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Is PSLF Good Fiscal Policy?

Is Trump Scrapping the Beleaguered PLSF Program?

The Washington Post reported earlier this week that the Trump adminstration is planning to end the Public Service Loan Forgiveness (PSLF) program. While the Obama administration had already planned to cut the program back, the recent news has the internet buzzing. The WhiteCoatInvestor forum already has a healthy debate going on regarding the proposed changes. Regardless of your political views, one thing is for certain – the United States is teetering eerily close to a full blown student loan crisis.

What is PSLF?

In 2007, under the Obama administration, Congress approved PSLF. The purpose of PSLF was to help college, graduate, and professional school graduates manage their student loan debt while workin in public service. Basically, the PSLF program forgives any remaining balance of your student loans after making 120 qualifying monthly payments (10 years). A qualifying monthly usually means making payments under an income-driven repayment plan, where your payment is determined by your monthly income. While Obama recommended capping the benefits at $57k, Trump and Betsy DeVos (Secretary of Education) have hinted at ending the program completely. It is unclear whether current participants would be grandfathered in, although the federal government has already started backing out of some of its PSLF committments (no suprise there).)

Supporters of PLSF state that it helps public servants get out from under crippling debt. Critics argue that PLSF has exacerbated the student loan bubble, indirectly leads to higher tuition, and encourages borrowers to “game the system” by incurring excessive debt while knowing that they won’t have to pay it back in full. In fact, many recent graduates have planned their whole careers and borrowing strategy around PSLF.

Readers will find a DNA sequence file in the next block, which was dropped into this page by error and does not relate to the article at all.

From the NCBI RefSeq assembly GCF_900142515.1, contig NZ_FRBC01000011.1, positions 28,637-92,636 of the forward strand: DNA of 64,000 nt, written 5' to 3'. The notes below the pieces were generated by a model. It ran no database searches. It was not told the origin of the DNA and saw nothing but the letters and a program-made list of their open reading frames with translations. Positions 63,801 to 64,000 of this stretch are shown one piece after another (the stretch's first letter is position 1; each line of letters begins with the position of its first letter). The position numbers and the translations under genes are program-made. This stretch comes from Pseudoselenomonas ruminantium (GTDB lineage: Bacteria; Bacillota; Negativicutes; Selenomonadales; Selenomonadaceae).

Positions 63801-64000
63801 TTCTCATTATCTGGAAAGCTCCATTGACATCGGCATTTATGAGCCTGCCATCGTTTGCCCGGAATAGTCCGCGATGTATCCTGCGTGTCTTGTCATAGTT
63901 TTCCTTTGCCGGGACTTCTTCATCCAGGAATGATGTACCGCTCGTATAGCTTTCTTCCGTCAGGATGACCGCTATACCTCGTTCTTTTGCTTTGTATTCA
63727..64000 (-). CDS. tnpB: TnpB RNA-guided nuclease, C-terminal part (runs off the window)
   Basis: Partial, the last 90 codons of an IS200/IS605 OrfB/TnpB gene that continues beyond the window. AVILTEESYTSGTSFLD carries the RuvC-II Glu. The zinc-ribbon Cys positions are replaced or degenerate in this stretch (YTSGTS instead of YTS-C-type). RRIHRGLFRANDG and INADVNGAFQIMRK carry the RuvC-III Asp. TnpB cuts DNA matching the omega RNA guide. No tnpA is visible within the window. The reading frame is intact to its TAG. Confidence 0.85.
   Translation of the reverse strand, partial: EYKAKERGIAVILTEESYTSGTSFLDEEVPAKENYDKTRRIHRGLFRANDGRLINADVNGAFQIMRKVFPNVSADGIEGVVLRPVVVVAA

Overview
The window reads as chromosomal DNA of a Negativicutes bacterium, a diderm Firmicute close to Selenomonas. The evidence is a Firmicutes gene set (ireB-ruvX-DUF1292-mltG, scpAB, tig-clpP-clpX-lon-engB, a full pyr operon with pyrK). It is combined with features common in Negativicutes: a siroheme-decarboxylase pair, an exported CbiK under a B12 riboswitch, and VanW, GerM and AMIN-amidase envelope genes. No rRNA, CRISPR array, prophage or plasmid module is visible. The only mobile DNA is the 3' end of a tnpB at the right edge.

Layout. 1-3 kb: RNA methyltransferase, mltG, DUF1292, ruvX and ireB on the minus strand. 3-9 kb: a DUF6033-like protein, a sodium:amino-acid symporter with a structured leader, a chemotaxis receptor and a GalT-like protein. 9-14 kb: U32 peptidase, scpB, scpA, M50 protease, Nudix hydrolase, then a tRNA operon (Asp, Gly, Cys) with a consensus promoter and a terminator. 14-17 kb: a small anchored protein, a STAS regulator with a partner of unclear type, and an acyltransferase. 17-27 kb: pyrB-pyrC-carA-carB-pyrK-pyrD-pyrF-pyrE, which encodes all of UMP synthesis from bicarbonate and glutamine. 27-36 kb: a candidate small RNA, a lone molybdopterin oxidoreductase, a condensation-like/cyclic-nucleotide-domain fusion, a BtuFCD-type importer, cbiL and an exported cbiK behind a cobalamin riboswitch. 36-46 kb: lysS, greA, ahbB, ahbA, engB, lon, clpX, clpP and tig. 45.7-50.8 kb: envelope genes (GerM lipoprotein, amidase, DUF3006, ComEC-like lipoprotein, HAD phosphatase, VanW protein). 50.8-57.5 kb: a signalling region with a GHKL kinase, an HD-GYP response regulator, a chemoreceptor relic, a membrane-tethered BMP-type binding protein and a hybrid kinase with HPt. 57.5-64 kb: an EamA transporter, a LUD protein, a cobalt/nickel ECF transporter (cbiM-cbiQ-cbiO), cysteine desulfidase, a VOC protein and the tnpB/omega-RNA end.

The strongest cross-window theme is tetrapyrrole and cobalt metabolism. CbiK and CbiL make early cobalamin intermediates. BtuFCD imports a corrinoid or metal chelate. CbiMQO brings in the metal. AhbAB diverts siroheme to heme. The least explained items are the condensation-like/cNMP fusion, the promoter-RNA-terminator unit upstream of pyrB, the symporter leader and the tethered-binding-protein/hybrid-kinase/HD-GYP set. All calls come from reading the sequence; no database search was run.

How Does Student Loan Forgiveness Contribute to the Student Loan Crisis?

 The PSLF program is undoubtedly enticing for students considering career fields that can benefit from the program. Using a combination of income-based payments and a fixed number of payments until complete loan forgiveness, it is entirely possible for students to receive more loan forgiveness than what they actually borrowed, after interest is accounted for. It is essentially a “get out of jail free” card. It is important to remember that students can borrow up to the entire cost of education, including tuition, books, and room and board – and all of this is forgiven after meeting requirements. 

Take this example, as illustrated by US News. A typical pharmacist could take out $200,000 in student loans (not unusual with the cost of school these days). If the pharmacist started off at an average salary, they would end up paying back about $59,000 of the loan over 10 years. However, after interest was accounted for, the government (i.e. you, the taxpayer) would be on the hook for $220,000, which is more than the amount originally borrowed, and significantly more than the amount payed back by the debtor! In fact, in nearly every scenario from schoolteachers to social workers to lawyers, it makes sense to carry more debt with the PSLF program!